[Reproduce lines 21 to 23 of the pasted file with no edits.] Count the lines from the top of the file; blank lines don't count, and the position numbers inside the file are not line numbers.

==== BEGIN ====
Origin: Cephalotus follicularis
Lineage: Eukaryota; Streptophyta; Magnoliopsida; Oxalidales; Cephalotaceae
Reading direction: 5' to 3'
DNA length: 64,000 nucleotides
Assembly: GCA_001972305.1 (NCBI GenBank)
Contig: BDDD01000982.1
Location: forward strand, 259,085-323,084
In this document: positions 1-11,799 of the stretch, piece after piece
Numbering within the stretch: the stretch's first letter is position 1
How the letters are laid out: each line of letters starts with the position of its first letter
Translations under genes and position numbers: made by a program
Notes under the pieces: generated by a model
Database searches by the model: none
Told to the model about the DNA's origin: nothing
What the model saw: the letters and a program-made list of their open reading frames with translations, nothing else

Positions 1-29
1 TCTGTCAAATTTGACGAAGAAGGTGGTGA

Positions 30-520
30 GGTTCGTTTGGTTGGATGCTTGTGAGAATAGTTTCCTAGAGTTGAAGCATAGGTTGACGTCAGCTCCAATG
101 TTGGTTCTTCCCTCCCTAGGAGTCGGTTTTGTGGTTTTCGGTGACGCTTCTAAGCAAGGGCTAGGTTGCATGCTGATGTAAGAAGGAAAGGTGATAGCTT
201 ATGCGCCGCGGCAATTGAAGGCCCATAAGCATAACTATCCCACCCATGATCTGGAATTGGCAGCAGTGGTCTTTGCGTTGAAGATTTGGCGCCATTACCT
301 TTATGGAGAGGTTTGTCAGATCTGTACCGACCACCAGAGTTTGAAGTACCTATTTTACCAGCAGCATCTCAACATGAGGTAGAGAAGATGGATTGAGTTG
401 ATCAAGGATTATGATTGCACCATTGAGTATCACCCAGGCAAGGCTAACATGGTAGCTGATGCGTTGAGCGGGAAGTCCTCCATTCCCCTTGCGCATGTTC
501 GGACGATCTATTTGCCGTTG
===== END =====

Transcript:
201 ATGCGCCGCGGCAATTGAAGGCCCATAAGCATAACTATCCCACCCATGATCTGGAATTGGCAGCAGTGGTCTTTGCGTTGAAGATTTGGCGCCATTACCT
301 TTATGGAGAGGTTTGTCAGATCTGTACCGACCACCAGAGTTTGAAGTACCTATTTTACCAGCAGCATCTCAACATGAGGTAGAGAAGATGGATTGAGTTG
401 ATCAAGGATTATGATTGCACCATTGAGTATCACCCAGGCAAGGCTAACATGGTAGCTGATGCGTTGAGCGGGAAGTCCTCCATTCCCCTTGCGCATGTTC